Oxidative degradation of the morpholinone moiety and hydrolysis of the amide bonds are the major sites of biotransformation. Based on in vitro
investigations rivaroxaban is a substrate of the transporter proteins P-gp (P-glycoprotein) and Bcrp (breast cancer resistance protein).
Unchanged rivaroxaban is the most important compound in human plasma with no major or active circulating metabolites being present. With a systemic clearance of about 10 l/hr rivaroxaban can be classified as low-clearance drug. Elimination of rivaroxaban from plasma occurred with terminal half-lives of 5 to 9 hours in young individuals, and with terminal half-lives of 11 to 13 hours in the elderly.
Elderly patients exhibited higher plasma concentrations than younger patients with mean AUC values being approximately 1.5-fold higher, mainly due to reduced (apparent) total and renal clearance (see Dosage & Administration).
There were no clinically relevant differences in pharmacokinetics between male and female patients (see Dosage & Administration).
Extremes in body weight (<50 kg vs >120 kg) had only a small influence on rivaroxaban plasma concentrations (less than 25%) (see Dosage & Administration).
Children (From Birth to 16 or 18 Years Depending on Local Law):
Safety and efficacy have not been established for children and adolescents below 18 years (see Dosage & Administration).
No clinically relevant interethnic differences among Caucasian, African-American, Hispanic, Japanese or Chinese patients were observed regarding pharmacokinetics and pharmacodynamics (see Dosage & Administration).
The effect of hepatic impairment on rivaroxaban pharmacokinetics has been studied in subjects categorized according to the Child Pugh classification, a standard procedure in clinical development. The Child Pugh classification's original purpose is to assess the prognosis of chronic liver disease, mainly cirrhosis. In patients for whom anticoagulation is intended, the critical aspect of liver impairment is the reduced synthesis of normal coagulation factors in the liver. Since this aspect is captured by only one of the five clinical/biochemical measurements composing the Child Pugh classification system, the bleeding risk in patients may not clearly correlate with this classification scheme. The decision to treat patients with an anticoagulant should therefore be made independently of the Child Pugh classification.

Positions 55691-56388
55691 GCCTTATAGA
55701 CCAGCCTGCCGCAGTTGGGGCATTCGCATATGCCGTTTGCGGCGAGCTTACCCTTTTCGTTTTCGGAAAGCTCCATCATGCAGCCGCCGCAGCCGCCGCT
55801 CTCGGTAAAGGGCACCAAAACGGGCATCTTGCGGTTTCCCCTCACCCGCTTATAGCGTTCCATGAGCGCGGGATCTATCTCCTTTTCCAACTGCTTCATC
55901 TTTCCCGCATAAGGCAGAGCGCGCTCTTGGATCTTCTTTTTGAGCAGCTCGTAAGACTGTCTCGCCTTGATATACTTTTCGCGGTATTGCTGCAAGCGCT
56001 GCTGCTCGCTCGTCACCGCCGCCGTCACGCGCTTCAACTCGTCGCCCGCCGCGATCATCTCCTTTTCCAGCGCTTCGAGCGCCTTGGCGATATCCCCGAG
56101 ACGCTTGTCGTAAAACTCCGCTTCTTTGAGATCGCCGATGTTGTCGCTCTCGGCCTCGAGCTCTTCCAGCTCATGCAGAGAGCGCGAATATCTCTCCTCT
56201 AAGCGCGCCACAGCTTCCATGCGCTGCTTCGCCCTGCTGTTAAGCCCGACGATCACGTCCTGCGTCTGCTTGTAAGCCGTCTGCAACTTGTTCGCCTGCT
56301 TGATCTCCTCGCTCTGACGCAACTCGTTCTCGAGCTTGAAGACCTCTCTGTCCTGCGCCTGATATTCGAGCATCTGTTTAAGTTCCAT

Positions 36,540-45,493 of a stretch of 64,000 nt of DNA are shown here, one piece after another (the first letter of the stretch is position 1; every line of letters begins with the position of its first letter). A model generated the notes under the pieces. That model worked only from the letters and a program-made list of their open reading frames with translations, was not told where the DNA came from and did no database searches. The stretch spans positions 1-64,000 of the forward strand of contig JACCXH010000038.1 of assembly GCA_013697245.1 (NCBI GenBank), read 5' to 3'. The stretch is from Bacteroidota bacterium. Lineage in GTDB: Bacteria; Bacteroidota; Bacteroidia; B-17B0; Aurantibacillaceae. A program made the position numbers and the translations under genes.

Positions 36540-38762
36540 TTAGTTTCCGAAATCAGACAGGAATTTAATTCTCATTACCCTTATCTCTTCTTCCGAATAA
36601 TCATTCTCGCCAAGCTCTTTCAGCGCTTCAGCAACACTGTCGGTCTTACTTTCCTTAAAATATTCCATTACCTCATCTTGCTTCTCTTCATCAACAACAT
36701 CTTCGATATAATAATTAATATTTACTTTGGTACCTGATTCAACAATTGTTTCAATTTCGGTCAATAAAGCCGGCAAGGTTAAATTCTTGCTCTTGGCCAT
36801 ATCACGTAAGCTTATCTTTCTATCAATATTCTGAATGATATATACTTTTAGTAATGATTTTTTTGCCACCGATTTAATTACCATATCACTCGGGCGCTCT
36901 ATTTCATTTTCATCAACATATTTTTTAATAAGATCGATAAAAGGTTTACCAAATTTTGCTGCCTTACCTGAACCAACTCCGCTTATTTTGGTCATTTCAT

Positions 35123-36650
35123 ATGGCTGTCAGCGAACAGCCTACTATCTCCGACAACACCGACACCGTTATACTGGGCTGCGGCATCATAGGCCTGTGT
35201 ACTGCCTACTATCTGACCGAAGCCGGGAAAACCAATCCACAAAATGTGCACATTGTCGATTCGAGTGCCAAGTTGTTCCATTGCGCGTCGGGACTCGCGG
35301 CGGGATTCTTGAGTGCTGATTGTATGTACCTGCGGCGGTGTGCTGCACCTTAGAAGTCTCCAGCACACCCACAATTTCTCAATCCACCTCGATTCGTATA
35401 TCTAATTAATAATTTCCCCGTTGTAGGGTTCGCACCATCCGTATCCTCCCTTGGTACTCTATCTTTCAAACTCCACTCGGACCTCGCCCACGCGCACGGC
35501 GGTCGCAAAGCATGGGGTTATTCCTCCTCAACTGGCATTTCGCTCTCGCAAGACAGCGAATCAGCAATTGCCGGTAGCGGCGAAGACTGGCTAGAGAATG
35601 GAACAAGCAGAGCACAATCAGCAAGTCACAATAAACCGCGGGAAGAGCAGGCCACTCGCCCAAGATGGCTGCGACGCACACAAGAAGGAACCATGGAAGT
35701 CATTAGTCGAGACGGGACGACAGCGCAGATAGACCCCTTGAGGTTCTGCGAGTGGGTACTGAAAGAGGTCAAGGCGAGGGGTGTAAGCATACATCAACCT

Xarelto is contraindicated in patients with hepatic disease which is associated with coagulopathy leading to a clinically relevant bleeding risk.
Cirrhotic patients with mild hepatic impairment (classified as Child Pugh A) exhibited only minor changes in rivaroxaban pharmacokinetics (1.2-fold increase in rivaroxaban AUC on average), nearly comparable to their matched healthy control group. No relevant difference in pharmacodynamic properties was observed between these groups.
In cirrhotic patients with moderate hepatic impairment (classified as Child Pugh B), rivaroxaban mean AUC was significantly increased by 2.3-fold compared to healthy volunteers, due to significantly impaired drug clearance which indicates significant liver disease. Unbound AUC was increased 2.6 fold. There are no data in patients with severe hepatic impairment.
The inhibition of Factor Xa activity was increased by a factor of 2.6 as compared to healthy volunteers; prolongation of PT was similarly increased by a factor of 2.1. Patients with moderate hepatic impairment were more sensitive to rivaroxaban resulting in a steeper PK/PD relationship between concentration and PT.
No data are available for Child Pugh C patients (see Dosage & Administration and Contraindications).
There was an increase in rivaroxaban exposure being inversely correlated to the decrease in renal function, as assessed via creatinine clearance measurements.
In individuals with mild (CrCl ≤80-50 mL/min), moderate (CrCl <50-30 mL/min) or severe (CrCl <30-15 mL/min) renal impairment, rivaroxaban plasma concentrations (AUC) were 1.4, 1.5 and 1.6-fold increased respectively as compared to healthy volunteers (see Dosage & Administration and Precautions).
Corresponding increases in pharmacodynamic effects were more pronounced (see Dosage & Administration Precautions).
In individuals with mild, moderate or severe renal impairment the overall inhibition of factor Xa activity was increased by a factor of 1.5, 1.9 and 2.0 respectively as compared to healthy volunteers; prolongation of PT was similarly increased by a factor of 1.3, 2.2 and 2.4, respectively.
There are no data in patients with CrCl <15 mL/min.
Use is not recommended in patients with creatinine clearance <15 ml/min. Xarelto is to be used with caution in patients with severe renal impairment creatinine clearance 15-30 ml/min (see Dosage & Administration and Precautions).
Preclinical Safety Data:
The non-clinical safety evaluation in the data from conventional and appropriate studies of safety pharmacology, single and repeat-dose toxicity, genotoxicity, phototoxicity, and carcinogenicity and toxicity to reproduction reveal no special hazard for humans.
No organ-specific toxicity of rivaroxaban was observed up to the highest doses tested (150 mg/kg in all non-rodent studies).